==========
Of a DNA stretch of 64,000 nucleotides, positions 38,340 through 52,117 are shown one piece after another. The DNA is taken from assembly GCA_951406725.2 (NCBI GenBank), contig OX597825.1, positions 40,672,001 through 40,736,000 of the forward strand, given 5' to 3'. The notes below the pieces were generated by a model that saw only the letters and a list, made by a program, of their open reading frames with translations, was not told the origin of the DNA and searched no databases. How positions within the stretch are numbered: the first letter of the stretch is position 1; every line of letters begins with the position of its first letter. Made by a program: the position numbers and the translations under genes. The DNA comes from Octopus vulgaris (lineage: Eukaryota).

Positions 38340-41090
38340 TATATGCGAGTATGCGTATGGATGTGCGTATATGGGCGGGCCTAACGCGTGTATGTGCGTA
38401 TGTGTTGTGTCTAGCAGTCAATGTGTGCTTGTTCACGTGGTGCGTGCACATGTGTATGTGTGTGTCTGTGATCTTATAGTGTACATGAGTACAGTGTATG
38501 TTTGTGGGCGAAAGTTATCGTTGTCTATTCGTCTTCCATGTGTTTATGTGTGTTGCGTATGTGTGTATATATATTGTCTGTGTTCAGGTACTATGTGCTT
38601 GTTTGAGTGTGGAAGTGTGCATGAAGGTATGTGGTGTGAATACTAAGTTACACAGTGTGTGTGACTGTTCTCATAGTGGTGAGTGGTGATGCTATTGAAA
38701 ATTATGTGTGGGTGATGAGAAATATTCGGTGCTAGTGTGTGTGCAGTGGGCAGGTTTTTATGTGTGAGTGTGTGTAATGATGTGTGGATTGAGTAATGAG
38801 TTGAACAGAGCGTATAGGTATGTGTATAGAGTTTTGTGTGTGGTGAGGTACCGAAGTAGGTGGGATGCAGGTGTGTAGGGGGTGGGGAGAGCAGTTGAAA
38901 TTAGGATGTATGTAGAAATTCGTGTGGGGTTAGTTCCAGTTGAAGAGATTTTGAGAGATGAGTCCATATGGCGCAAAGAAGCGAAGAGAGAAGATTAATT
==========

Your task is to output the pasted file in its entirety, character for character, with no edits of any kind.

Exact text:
Of a DNA stretch of 64,000 nucleotides, positions 38,340 through 52,117 are shown one piece after another. The DNA is taken from assembly GCA_951406725.2 (NCBI GenBank), contig OX597825.1, positions 40,672,001 through 40,736,000 of the forward strand, given 5' to 3'. The notes below the pieces were generated by a model that saw only the letters and a list, made by a program, of their open reading frames with translations, was not told the origin of the DNA and searched no databases. How positions within the stretch are numbered: the first letter of the stretch is position 1; every line of letters begins with the position of its first letter. Made by a program: the position numbers and the translations under genes. The DNA comes from Octopus vulgaris (lineage: Eukaryota).

Positions 38340-41090
38340 TATATGCGAGTATGCGTATGGATGTGCGTATATGGGCGGGCCTAACGCGTGTATGTGCGTA
38401 TGTGTTGTGTCTAGCAGTCAATGTGTGCTTGTTCACGTGGTGCGTGCACATGTGTATGTGTGTGTCTGTGATCTTATAGTGTACATGAGTACAGTGTATG
38501 TTTGTGGGCGAAAGTTATCGTTGTCTATTCGTCTTCCATGTGTTTATGTGTGTTGCGTATGTGTGTATATATATTGTCTGTGTTCAGGTACTATGTGCTT
38601 GTTTGAGTGTGGAAGTGTGCATGAAGGTATGTGGTGTGAATACTAAGTTACACAGTGTGTGTGACTGTTCTCATAGTGGTGAGTGGTGATGCTATTGAAA
38701 ATTATGTGTGGGTGATGAGAAATATTCGGTGCTAGTGTGTGTGCAGTGGGCAGGTTTTTATGTGTGAGTGTGTGTAATGATGTGTGGATTGAGTAATGAG
38801 TTGAACAGAGCGTATAGGTATGTGTATAGAGTTTTGTGTGTGGTGAGGTACCGAAGTAGGTGGGATGCAGGTGTGTAGGGGGTGGGGAGAGCAGTTGAAA
38901 TTAGGATGTATGTAGAAATTCGTGTGGGGTTAGTTCCAGTTGAAGAGATTTTGAGAGATGAGTCCATATGGCGCAAAGAAGCGAAGAGAGAAGATTAATT